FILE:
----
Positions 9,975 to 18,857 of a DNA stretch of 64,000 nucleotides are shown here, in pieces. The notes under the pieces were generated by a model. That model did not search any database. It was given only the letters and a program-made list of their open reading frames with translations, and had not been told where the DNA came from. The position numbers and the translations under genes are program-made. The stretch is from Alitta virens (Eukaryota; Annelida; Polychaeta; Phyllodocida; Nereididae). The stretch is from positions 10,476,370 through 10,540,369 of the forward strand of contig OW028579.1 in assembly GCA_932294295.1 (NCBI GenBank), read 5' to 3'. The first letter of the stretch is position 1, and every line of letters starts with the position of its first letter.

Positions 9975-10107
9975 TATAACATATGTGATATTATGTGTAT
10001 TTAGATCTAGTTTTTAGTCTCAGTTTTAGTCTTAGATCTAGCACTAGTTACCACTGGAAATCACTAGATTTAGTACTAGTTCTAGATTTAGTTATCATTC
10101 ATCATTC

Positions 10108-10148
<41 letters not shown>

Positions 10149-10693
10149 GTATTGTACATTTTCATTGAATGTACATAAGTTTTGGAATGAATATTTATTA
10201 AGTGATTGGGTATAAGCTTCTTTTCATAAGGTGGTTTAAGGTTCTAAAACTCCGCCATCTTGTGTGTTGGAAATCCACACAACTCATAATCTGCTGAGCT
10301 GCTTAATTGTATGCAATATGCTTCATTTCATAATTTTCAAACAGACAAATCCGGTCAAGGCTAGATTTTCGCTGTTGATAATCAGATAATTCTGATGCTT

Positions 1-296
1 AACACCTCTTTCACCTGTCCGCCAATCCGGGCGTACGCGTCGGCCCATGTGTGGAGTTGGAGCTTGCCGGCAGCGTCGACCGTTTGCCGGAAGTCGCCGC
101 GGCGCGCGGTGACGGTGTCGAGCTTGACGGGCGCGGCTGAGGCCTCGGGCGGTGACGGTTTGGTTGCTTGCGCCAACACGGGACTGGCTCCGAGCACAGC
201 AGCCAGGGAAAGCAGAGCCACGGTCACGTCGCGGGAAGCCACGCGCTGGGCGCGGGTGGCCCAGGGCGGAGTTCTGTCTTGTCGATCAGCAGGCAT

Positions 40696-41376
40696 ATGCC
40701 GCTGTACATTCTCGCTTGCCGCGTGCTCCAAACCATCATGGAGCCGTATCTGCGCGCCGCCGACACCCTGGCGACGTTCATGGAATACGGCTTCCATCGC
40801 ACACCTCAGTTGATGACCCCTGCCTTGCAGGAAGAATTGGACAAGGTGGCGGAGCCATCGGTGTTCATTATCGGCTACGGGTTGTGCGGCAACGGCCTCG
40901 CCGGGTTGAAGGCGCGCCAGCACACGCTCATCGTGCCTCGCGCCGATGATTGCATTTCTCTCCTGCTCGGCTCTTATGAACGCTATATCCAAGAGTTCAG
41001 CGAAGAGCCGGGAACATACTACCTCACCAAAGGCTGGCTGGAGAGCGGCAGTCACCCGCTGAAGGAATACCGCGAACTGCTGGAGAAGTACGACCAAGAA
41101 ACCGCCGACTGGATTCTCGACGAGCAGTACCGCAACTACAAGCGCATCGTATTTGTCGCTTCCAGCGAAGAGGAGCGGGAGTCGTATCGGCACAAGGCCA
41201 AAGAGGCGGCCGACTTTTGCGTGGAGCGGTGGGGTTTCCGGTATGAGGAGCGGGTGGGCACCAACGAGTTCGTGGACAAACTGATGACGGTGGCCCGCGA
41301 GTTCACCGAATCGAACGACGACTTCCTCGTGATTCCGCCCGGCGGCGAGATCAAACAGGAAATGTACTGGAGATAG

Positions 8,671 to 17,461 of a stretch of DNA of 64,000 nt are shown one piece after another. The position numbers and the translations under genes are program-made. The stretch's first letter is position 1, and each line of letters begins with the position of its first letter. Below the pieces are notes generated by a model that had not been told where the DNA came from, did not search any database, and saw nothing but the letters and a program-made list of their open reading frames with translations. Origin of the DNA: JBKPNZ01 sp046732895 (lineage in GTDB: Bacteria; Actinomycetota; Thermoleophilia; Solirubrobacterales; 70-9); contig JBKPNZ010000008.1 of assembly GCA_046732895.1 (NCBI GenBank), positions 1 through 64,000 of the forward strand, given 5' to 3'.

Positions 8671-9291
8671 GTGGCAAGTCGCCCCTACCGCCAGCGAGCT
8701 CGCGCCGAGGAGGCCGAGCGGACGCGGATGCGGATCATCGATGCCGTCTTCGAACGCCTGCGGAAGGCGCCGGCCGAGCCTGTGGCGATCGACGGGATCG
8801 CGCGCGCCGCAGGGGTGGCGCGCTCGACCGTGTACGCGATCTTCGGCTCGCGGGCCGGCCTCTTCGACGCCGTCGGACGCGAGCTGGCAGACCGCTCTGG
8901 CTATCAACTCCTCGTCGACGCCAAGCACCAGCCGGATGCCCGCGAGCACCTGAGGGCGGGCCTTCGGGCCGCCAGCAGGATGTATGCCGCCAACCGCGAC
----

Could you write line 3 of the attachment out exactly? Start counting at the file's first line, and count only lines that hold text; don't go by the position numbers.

9975 TATAACATATGTGATATTATGTGTAT